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Restaurant Tells Diners To Eat Everything On Their Plate 126

Posted by samzenpus
from the there's-diners-starving-across-the-street dept.
Chef Yukako Ichikawa will offer a 30% discount to patrons who eat all the food they have ordered, and will kindly ask those who don't clean their plates to not come back. "Finishing your meal requires that everything is eaten except lemon slices, gari (sushi ginger), and wasabi," says the menu. "Please also note that vegetables and salad on the side are NOT decorations; they are part of the meal too."

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Restaurant Tells Diners To Eat Everything On Their Plate

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  • Yeah. (Score:3, Funny)

    by Yvan256 (722131) on Tuesday June 08, 2010 @01:16PM (#32498384) Homepage Journal

    And if you don't, no dessert!

    • Re:Yeah. (Score:4, Funny)

      by nofx_3 (40519) on Tuesday June 08, 2010 @07:42PM (#32504178)

      How can you have any pudding if you don't eat your meat?

    • <Soup Nazi>No more soup for you!</Soup Nazi>

    • by daem0n1x (748565)

      everything is eaten except lemon slices, gari (sushi ginger), and wasabi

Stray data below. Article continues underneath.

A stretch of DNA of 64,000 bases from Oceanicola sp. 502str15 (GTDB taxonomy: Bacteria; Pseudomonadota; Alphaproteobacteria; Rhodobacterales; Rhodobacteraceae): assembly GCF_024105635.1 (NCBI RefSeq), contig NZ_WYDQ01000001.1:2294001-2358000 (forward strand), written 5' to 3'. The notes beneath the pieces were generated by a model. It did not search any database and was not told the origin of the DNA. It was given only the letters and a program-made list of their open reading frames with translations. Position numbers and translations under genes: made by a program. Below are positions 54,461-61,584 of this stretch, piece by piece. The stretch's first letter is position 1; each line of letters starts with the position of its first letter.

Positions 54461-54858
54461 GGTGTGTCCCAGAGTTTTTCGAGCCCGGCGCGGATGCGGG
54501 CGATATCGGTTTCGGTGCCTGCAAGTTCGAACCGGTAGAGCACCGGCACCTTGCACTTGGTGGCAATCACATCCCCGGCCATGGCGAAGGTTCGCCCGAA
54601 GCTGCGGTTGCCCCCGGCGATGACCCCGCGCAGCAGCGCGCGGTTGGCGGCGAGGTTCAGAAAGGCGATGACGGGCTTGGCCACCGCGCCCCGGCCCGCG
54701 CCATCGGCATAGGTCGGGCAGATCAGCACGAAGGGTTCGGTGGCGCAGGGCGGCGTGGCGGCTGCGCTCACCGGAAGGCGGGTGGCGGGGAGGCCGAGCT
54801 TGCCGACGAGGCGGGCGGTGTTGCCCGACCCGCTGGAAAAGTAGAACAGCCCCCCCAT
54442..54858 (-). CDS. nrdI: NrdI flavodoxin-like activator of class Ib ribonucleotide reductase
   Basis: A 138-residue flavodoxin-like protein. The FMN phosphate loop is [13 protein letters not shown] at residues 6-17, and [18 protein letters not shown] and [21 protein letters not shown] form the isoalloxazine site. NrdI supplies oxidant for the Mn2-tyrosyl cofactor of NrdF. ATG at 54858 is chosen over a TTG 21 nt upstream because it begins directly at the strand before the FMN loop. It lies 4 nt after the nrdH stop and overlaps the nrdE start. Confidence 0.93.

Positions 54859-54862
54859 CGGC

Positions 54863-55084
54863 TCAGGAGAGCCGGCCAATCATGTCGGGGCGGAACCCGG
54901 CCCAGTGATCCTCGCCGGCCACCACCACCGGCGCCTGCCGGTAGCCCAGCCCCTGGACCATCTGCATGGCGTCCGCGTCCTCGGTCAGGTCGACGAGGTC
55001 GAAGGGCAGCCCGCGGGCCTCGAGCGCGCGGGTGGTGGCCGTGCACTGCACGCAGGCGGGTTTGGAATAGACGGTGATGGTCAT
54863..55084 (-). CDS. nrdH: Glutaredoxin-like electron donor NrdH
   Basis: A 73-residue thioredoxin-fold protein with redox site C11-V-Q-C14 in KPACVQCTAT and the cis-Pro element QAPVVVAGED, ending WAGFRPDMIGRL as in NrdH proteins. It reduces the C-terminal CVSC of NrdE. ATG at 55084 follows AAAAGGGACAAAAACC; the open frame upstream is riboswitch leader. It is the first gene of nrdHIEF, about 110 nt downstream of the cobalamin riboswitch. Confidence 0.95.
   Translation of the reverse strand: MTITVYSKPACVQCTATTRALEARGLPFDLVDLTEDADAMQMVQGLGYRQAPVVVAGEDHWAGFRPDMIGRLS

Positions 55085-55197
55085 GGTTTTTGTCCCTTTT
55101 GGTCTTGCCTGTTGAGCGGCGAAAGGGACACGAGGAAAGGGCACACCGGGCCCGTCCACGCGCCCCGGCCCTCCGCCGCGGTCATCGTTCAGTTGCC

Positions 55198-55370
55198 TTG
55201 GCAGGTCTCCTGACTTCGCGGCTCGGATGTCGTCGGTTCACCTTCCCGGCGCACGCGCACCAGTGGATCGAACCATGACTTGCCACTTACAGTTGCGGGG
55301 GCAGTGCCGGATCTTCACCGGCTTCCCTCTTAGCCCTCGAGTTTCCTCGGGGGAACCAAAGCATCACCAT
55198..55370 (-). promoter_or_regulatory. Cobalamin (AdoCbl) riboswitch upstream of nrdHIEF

What does this mean? I always eat the lemon slices, with peel, seeds and everything. And the ginger and wasabi, too.

      • by Mr. DOS (1276020)

        Some diners will like the meal but not the garnishes. This clause makes that OK. Reasonable if you ask me.

      • I'd wager it's too much a hassle to make sure the garnishes are customized for each diner. I never could get used to the ginger and only use normally about half the given wasabi.

  • The Onion? (Score:4, Funny)

    by jpkunst (612360) on Tuesday June 08, 2010 @04:15PM (#32501390) Homepage
    Is this an article from The Onion?
  • by Anonymous Coward

    ...that in many Asian cultures it was considered bad manners to completely clean your plate. It's like saying: "You didn't give me enough to eat."

    • by SleazyRidr (1563649) on Tuesday June 08, 2010 @07:06PM (#32503628)

      I've heard both sides.

      One friend told me that in Japan he left 3 pieces of rice on his plate and the chef came out and yelled at him. Of course he's very much the bullshitting type so I have no idea how true that is.

      I've also heard that it's good manners to leave a little to show that you're full.